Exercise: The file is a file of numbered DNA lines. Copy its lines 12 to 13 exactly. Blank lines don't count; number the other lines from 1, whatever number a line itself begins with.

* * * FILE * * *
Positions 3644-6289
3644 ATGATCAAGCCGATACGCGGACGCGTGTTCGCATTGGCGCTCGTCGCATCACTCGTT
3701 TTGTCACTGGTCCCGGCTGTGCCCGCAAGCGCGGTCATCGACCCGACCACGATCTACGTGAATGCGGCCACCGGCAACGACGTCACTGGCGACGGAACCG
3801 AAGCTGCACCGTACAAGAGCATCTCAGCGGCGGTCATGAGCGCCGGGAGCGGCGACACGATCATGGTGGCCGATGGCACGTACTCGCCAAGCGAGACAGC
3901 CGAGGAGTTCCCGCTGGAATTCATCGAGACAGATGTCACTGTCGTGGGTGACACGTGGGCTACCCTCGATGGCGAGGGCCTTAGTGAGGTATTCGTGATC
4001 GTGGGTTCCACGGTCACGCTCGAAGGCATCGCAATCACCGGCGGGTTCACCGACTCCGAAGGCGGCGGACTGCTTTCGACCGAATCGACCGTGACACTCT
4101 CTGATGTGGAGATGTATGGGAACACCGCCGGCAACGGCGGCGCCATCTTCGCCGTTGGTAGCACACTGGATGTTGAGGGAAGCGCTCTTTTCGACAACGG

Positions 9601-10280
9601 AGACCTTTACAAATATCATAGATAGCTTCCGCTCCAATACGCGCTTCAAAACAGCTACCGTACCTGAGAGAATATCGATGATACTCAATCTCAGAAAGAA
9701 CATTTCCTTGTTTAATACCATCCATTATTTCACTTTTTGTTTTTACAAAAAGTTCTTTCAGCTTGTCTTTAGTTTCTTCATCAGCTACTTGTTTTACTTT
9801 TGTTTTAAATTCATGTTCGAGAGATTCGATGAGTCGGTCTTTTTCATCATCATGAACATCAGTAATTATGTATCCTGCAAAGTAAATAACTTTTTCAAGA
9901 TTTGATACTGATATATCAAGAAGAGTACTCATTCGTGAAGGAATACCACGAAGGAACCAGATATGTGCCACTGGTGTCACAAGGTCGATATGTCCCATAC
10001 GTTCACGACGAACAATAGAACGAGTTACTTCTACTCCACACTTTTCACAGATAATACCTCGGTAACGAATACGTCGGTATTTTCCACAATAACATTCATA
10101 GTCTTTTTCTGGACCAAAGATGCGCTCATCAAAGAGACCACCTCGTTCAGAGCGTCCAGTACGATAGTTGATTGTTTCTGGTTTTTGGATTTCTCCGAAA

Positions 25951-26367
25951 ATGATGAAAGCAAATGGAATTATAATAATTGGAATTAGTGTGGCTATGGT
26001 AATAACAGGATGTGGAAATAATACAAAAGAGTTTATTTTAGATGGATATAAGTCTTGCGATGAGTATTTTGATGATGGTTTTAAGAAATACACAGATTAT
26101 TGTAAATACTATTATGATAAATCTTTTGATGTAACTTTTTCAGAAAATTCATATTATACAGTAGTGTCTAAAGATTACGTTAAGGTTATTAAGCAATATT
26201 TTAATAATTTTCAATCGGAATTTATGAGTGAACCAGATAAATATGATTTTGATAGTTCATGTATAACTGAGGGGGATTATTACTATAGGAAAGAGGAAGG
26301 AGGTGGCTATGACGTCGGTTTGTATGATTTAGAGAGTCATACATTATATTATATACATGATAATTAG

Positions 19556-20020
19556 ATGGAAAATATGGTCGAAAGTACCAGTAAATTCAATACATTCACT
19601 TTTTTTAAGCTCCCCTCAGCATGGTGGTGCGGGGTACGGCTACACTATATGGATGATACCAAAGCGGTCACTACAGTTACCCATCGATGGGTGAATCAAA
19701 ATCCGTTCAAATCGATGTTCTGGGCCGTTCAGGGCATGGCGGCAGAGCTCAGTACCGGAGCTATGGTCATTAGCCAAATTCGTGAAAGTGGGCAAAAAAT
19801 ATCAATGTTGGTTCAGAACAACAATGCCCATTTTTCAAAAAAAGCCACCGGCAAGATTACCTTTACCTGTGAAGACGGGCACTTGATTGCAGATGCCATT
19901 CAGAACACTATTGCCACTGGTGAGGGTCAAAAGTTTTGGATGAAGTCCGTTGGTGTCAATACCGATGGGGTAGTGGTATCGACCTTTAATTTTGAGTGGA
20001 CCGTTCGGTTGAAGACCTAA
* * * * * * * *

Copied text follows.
9901 TTTGATACTGATATATCAAGAAGAGTACTCATTCGTGAAGGAATACCACGAAGGAACCAGATATGTGCCACTGGTGTCACAAGGTCGATATGTCCCATAC
10001 GTTCACGACGAACAATAGAACGAGTTACTTCTACTCCACACTTTTCACAGATAATACCTCGGTAACGAATACGTCGGTATTTTCCACAATAACATTCATA